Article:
This exuberance, however, does not conceal the extreme rigor of the composition. Seurat inscribes his network of diagonals on a regular geometrical background. A figure in the foreground stabilizes the composition, as one does in The Circus. Between background and foreground breaks occur. Seurat arranges in the intermediary space of Le Chahut a series of arc-shaped curves created by the dancers legs. ``Monsieur Seurat'' wrote Felix Feneon in 1889, ``knows very well that a line, independent of its representational role, has an appraisable abstract value.''

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Entrée du port de Honfleur

Painted 1886; "Entrance to the Port of Honfleur"; Oil on canvas, 54 x 65 cm (21 1/4 x 25 5/8 in); Signed, bottom left; The Barnes Foundation, Merion, PA.

After attracting both acclaim and scandal by exhibiting La Grande Jatte at the eighth and last impressionist exhibition, in May 1886, Seurat, the young newcomer to the Parisian avant-garde, left to work at a Channel port, as he did every summer during his brief career. That year he chose Honfleur, so often depicted by painters before and after him.

This busy port was also an elegant holiday resort. Seurat consistently chose to paint its somewhat desolate and deserted areas rather than its more picturesque sites. The scene is virtually uninhabited. Sailboats appear immobilized by an eternal calm, and the steamboat La Maria, coming from Folkestone at full steam in the center of the painting, seems as if it will never arrive. While the almost powdery technique of minute dots stills all movement, it also admirably transcribes the soft and lustrous northern light.

The seascapes painted by Seurat at Honfleur share a common peculiarity: in the foreground, a contrapuntal motif generally occurs-seemingly arbitrary, even ingenuous, in its compositional placement-at once realistic and foreign to the almost dreamlike setting. Here, a cruciform mooring post seems to threaten the entire scene. Elsewhere, it might be a sailboat's encroaching stem, anchors, or another, even more pivotal mooring post. The powerful, solitary presence of these signs further accentuates an impression of melancholy, transparency, and immateriality, qualities that compose that peculiar spell of seascapes by Seurat.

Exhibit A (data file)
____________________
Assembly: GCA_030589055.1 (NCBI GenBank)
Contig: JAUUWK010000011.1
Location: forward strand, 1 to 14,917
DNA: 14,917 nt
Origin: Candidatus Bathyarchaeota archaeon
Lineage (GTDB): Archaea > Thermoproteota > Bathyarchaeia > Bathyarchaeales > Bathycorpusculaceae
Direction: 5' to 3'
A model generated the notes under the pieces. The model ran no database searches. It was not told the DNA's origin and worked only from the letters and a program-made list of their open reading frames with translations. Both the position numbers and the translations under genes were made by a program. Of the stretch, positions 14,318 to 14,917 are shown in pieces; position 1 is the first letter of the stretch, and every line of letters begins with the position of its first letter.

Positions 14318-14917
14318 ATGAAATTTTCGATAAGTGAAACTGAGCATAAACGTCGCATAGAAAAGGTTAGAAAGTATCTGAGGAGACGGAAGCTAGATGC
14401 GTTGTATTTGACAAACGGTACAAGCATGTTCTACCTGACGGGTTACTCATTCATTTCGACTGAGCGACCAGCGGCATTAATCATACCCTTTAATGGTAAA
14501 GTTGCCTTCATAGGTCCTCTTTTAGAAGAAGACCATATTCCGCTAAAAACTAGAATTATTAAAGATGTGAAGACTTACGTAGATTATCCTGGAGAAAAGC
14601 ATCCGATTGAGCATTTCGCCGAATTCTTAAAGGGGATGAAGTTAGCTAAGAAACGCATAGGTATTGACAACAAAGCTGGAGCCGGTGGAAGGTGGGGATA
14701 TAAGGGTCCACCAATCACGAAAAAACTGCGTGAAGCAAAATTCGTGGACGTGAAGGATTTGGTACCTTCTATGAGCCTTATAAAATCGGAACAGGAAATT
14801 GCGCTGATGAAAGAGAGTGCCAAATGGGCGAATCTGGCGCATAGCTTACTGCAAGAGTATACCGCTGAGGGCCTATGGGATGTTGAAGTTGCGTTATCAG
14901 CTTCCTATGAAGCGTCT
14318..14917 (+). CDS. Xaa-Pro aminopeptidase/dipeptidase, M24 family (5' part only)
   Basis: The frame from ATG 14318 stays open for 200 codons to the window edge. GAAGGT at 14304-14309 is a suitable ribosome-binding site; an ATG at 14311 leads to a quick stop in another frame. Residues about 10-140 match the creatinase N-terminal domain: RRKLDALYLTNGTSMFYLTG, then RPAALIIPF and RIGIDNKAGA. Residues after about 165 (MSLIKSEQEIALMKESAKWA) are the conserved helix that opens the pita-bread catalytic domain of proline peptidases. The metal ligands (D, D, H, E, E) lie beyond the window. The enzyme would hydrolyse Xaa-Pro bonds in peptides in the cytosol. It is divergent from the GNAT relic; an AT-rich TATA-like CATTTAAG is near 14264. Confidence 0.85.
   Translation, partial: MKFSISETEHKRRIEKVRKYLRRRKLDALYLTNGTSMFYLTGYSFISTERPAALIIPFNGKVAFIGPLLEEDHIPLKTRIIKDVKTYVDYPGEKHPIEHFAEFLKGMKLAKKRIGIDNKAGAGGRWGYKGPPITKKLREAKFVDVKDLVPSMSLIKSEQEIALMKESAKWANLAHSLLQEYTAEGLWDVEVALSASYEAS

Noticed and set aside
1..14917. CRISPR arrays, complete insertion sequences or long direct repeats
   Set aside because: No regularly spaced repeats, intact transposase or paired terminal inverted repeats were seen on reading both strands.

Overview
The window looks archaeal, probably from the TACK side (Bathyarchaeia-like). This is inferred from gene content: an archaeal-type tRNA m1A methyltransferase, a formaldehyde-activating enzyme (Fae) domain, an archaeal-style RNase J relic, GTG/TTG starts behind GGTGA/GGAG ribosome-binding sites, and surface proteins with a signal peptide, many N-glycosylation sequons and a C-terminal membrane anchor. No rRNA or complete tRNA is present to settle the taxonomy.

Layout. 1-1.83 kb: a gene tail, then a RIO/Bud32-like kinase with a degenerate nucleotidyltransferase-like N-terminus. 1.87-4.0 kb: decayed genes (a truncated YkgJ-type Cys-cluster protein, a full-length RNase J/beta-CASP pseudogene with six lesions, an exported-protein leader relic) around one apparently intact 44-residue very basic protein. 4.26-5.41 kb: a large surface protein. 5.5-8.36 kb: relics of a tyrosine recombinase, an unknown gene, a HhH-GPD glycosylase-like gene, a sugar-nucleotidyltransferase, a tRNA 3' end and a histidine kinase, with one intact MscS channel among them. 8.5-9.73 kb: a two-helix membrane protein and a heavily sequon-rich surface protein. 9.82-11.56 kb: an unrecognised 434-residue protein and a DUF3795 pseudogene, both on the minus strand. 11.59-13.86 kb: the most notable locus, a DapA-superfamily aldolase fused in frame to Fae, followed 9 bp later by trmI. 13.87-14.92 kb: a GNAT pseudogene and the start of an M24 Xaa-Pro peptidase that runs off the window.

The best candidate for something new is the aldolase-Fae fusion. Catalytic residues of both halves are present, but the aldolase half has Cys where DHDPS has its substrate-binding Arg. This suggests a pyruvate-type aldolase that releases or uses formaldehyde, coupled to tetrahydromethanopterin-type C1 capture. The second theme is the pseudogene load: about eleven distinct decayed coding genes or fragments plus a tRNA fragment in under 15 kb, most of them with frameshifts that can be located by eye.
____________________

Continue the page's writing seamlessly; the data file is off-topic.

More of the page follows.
(b. Dec. 2, 1859, Paris--d. March 29, 1891, Paris)
Painter, founder of the 19th-century French school of Neo-Impressionism whose technique for portraying the play of light using tiny brushstrokes of contrasting colours became known as Pointillism. Using this techique, he created huge compositions with tiny, detached strokes of pure colour too small to be distinguished when looking at the entire work but making his paintings shimmer with brilliance. Works in this style include Une Baignade (1883-84) and Un dimanche après-midi à l'Ile de la Grande Jatte (1884-86).

A French painter who was a leader in the neo-impressionist movement of the late 19th century, Georges Seurat is the ultimate example of the artist as scientist. He spent his life studying color theories and the effects of different linear structures. His 500 drawings alone establish Seurat as a great master, but he will be remembered for his technique called pointillism, or divisionism, which uses small dots or strokes of contrasting color to create subtle changes in form.

Georges-Pierre Seurat was born on Dec. 2, 1859, in Paris. He studied at the Ecole des Beaux-Arts in 1878 and 1879. His teacher was a disciple of Jean-Auguste-Dominique Ingres. Young Seurat was strongly influenced by Rembrandt and Francisco de Goya.

After a year of military service at Brest, Seurat exhibited his drawing Aman-Jean at the official Salon in 1883. Panels from his painting Bathing at Asnieres were refused by the Salon the next year, so Seurat and several other artists founded the Societe des Artistes Independants. His famous canvas Sunday Afternoon on the Island of the Grande Jatte was the centerpiece of an exhibition in 1886. By then Seurat was spending his winters in Paris, drawing and producing one large painting each year, and his summers on France's northern coast. In his short life Seurat produced seven monumental paintings, 60 smaller ones, drawings, and sketchbooks. He kept his private life very secret, and not until his sudden death in Paris on March 29, 1891, did his friends learn of his mistress, who was the model for his painting Young Woman Holding a Powder Puff.